On Sunday, Libya’s National Oil Corporation (NOC) announced that crude oil revenues reached $1.57 billion dollars in May 2023, based on the NOC’s accounts at the Libyan Foreign Bank.
In a statement, the NOC said the total revenue from crude oil amounted to $1.572 billion. Meanwhile, revenues from oil products reached $59.862 million, while revenues from gas and condensates recorded $29.862 million, and petrochemicals brought in $615,874.
The Central Bank of Libya (CBL) announced that Libya’s total oil revenues rose to 19.1 billion Libyan dinars, from January to April 2023.
The CBL revealed that the country’s total revenues recorded 31.9 billion dinars, over the last four months. State expenditures amounted to 24.9 billion dinars in 2023. The bank noted that foreign currency exchange revenues over the last four months amounted to $15.05 billion dollars.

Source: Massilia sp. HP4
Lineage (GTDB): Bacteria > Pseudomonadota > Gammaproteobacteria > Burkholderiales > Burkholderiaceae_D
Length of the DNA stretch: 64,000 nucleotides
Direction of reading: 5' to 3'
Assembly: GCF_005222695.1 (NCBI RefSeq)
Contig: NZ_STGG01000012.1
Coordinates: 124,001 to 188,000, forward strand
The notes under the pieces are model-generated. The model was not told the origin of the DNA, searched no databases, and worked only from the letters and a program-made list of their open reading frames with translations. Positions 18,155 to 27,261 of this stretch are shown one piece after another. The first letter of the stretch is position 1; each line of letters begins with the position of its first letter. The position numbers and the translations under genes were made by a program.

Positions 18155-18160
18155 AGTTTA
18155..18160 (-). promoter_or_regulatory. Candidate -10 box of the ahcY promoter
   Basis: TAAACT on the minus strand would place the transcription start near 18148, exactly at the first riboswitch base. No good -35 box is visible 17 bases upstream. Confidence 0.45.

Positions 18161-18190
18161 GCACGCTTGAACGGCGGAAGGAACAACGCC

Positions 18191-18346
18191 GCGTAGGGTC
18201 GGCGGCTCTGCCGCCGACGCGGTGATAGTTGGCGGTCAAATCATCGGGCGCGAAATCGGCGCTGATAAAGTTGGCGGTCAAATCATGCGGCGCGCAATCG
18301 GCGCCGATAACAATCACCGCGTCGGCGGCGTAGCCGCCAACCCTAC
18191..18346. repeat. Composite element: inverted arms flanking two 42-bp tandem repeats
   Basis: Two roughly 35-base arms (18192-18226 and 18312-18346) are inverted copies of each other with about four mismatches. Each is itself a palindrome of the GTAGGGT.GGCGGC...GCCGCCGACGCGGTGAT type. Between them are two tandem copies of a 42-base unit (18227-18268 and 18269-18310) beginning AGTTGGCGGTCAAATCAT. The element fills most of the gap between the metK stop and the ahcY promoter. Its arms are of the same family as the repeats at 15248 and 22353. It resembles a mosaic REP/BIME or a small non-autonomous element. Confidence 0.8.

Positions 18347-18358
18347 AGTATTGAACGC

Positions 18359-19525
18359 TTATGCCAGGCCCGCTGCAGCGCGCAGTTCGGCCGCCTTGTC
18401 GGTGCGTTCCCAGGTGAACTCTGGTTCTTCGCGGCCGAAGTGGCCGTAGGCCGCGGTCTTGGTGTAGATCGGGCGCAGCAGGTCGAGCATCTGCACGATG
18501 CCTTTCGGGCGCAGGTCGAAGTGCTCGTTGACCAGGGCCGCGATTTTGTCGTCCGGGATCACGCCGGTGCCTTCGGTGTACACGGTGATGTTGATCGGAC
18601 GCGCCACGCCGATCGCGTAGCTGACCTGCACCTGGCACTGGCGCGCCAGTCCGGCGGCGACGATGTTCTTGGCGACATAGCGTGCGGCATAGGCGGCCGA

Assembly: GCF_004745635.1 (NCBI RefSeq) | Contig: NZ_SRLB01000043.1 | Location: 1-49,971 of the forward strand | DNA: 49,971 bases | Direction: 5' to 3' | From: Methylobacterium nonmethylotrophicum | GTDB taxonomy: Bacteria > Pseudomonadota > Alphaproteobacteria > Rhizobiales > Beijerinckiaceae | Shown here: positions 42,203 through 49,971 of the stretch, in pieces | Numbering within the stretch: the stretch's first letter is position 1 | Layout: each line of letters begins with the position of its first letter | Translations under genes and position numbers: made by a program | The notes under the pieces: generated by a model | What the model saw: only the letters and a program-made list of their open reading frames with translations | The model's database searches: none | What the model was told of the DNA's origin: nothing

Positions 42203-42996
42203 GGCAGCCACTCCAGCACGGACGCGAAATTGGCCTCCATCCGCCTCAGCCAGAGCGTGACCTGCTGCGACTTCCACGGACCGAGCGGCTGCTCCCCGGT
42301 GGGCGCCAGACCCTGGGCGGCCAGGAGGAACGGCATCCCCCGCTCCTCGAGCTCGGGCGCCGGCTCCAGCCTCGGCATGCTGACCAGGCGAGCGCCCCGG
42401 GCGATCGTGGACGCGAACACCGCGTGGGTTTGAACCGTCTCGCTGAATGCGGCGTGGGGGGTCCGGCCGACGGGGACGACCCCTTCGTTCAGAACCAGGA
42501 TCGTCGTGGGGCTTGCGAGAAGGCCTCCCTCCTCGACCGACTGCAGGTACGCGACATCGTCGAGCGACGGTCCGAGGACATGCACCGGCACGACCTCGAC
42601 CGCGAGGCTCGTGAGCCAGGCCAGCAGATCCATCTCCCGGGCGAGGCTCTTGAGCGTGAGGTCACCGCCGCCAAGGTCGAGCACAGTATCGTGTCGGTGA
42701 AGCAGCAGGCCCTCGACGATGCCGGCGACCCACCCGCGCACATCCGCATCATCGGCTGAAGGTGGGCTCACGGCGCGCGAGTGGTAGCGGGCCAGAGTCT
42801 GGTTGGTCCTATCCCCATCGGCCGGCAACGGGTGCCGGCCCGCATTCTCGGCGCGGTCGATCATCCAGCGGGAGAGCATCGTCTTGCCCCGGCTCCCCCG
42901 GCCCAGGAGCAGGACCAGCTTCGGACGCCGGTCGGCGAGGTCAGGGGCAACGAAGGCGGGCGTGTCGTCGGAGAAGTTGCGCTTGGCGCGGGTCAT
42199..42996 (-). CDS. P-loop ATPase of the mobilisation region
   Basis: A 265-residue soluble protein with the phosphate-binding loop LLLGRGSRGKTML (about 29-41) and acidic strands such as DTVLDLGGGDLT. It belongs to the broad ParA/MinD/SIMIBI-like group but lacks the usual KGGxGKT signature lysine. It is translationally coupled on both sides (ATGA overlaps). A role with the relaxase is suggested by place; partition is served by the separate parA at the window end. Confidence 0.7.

In recent months, Libya’s oil sector has stabilised, and production has risen to 1.2 million barrels per day. The Minister of Oil and Gas, Mohamed Aoun expressed his hopes that “oil production will return to 2010 levels within two or three years.”
In the fourth quarter of 2022, a report by the International Monetary Fund stated that Libya will be the fastest-growing Arab economy in 2023. It is set to have a growth rate of 17.9%, compared to 3.9% for Arab states.
These figures are a reflection of Libya’s efforts to rebuild its economy and stabilise its oil production after a decade of political turmoil and conflict following the overthrow of dictator Muammar Gaddafi in 2011.
Libya holds Africa’s largest proven reserves of oil, and its economy relies heavily on hydrocarbons, which account for over 90% of state revenues. The robust revenue from crude oil sales underlines the country’s potential to harness its natural resources to bolster its economy.
The upturn in oil revenue also underscores the importance of ongoing peace efforts in Libya. Political stability is crucial to maintain and increase oil production, a key source of income for the country.